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A Falls Church family now will be able to legally enjoy its treehouse for at least the next five years.

The Fairfax County Board of Zoning Appeals granted Mark Grapin a variance Wednesday morning, permitting the treehouse to stay put. It previously had been found in violation of county zoning laws because of its location on the Grapins’ property.

“We’re absolutely overjoyed,” Grapin said. “The boys are delighted.”

Grapin built the treehouse for his sons Eric, 11, and Sean, 9, this past spring to fulfill a promise he made before being deployed to Iraq a few years ago.

Before starting to build the treehouse, Grapin called the county building permits office and was told he did not need a building permit. But about halfway through the construction process, he received notice the treehouse violated zoning laws because it technically is in the front yard of his corner lot property. Corner lots are considered to have two front yards.

Zoning codes prohibit any “accessory structures” such as sheds, swingsets and pools from being located in front yards.

The Board of Zoning Appeals denied Grapin’s first request for a variance in September on a 4-3 vote but, a week later, the board agreed to rehear his case. Following the second hearing Nov. 30, the board unanimously approved the variance.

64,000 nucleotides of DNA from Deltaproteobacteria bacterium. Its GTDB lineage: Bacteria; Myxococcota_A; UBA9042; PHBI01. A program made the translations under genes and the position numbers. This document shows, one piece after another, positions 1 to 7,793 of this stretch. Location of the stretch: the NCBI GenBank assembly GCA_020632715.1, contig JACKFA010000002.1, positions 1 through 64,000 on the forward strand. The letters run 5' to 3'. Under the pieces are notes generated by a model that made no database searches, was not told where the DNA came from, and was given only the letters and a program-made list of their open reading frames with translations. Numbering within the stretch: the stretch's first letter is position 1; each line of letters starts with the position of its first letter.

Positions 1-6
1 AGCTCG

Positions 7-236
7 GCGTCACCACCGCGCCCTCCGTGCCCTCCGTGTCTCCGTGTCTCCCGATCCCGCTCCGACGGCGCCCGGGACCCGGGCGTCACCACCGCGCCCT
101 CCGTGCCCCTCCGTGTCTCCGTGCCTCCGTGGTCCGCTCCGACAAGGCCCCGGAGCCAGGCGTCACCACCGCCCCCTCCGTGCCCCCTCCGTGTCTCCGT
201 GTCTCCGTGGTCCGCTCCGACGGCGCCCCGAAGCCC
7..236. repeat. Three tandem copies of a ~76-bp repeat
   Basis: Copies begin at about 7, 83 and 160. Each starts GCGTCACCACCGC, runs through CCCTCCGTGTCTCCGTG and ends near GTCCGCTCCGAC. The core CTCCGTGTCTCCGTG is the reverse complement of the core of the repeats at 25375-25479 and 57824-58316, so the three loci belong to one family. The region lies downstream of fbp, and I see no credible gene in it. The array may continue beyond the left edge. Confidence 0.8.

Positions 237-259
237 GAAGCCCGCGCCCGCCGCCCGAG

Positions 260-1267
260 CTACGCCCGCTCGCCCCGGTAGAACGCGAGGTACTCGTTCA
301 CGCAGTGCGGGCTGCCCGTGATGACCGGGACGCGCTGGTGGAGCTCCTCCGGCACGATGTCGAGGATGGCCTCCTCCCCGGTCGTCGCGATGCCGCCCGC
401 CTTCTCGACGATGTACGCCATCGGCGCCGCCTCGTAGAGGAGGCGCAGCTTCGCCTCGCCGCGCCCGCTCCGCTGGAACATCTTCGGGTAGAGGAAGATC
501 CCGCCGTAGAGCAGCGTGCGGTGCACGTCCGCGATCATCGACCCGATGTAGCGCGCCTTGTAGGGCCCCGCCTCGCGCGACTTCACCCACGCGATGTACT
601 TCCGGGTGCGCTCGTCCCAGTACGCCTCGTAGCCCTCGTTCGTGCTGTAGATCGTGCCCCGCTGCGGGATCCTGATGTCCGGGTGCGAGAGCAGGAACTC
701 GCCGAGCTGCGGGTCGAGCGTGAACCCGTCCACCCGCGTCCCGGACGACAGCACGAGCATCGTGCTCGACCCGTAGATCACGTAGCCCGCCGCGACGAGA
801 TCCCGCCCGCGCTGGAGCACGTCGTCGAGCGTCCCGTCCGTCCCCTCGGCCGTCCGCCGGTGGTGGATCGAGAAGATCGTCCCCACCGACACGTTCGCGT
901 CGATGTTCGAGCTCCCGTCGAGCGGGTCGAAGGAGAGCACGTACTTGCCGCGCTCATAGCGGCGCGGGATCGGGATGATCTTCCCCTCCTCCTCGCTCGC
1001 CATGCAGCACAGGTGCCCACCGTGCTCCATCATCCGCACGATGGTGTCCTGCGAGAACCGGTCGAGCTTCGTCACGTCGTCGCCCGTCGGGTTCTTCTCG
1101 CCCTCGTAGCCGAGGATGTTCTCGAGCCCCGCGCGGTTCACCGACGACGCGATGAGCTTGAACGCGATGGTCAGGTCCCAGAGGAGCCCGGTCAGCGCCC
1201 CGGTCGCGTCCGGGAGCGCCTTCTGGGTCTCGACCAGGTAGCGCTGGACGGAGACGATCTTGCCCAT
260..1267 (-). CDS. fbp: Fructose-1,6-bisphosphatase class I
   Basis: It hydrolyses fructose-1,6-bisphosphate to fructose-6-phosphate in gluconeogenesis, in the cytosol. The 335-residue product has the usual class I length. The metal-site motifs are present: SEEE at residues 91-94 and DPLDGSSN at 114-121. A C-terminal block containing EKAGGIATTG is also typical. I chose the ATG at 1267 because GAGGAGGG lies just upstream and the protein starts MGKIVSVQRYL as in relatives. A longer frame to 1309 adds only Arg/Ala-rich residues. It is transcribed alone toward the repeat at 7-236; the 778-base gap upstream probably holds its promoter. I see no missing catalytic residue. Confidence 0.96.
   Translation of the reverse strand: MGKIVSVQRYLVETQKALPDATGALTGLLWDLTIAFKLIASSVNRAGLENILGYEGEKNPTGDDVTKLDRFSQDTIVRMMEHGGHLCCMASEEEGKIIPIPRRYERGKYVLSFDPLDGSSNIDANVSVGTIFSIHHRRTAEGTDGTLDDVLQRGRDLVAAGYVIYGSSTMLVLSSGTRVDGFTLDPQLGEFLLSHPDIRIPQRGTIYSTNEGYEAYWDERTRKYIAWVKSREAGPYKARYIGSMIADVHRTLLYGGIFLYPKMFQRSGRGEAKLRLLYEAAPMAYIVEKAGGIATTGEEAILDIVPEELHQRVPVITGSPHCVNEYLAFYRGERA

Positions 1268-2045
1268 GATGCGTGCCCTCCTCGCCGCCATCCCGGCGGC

The county could choose to appeal the board’s decision within the next 30 days. Grapin said he hopes that, because he had the help of a land-use attorney in preparing his second application, he now has a strong enough legal case to avoid the appeals process.

The unusual nature of the case garnered national media attention, and hundreds of people signed an online petition supporting the Grapins’ cause. Several neighbors testified or wrote letters in support of the treehouse, and no one spoke in opposition to the structure remaining in place.

However, board member James Hart said, “We do not have the discretion to grant a variance out of kindness or compassion.”

Hart was one of the board members who reversed his position, something he said he never has done.

The primary reason Hart changed his mind is that, because of the size of the Grapins’ lot and the placement of their house on the lot, they have a very small backyard, meaning there essentially is no legal place to install an accessory structure, such as the treehouse, on the property.

“I think this is a unique situation,” he said.

The board put some development conditions on the variance. Grapin must better screen the treehouse with some plantings and can only leave the structure in place for as long as five years. If the family moves before the five-year variance is up, it does not carry over to the new owners.

Grapin said he is appreciative of the community support and plans to display a “Thanks, Fairfax” sign for a few days.

“I’ve made sure to impress upon the boys ... how much you can affect things for the better,” Grapin said.

Although the community support would not have been enough without the legal justification, he said, “it helped give the incentive to find a legal solution.”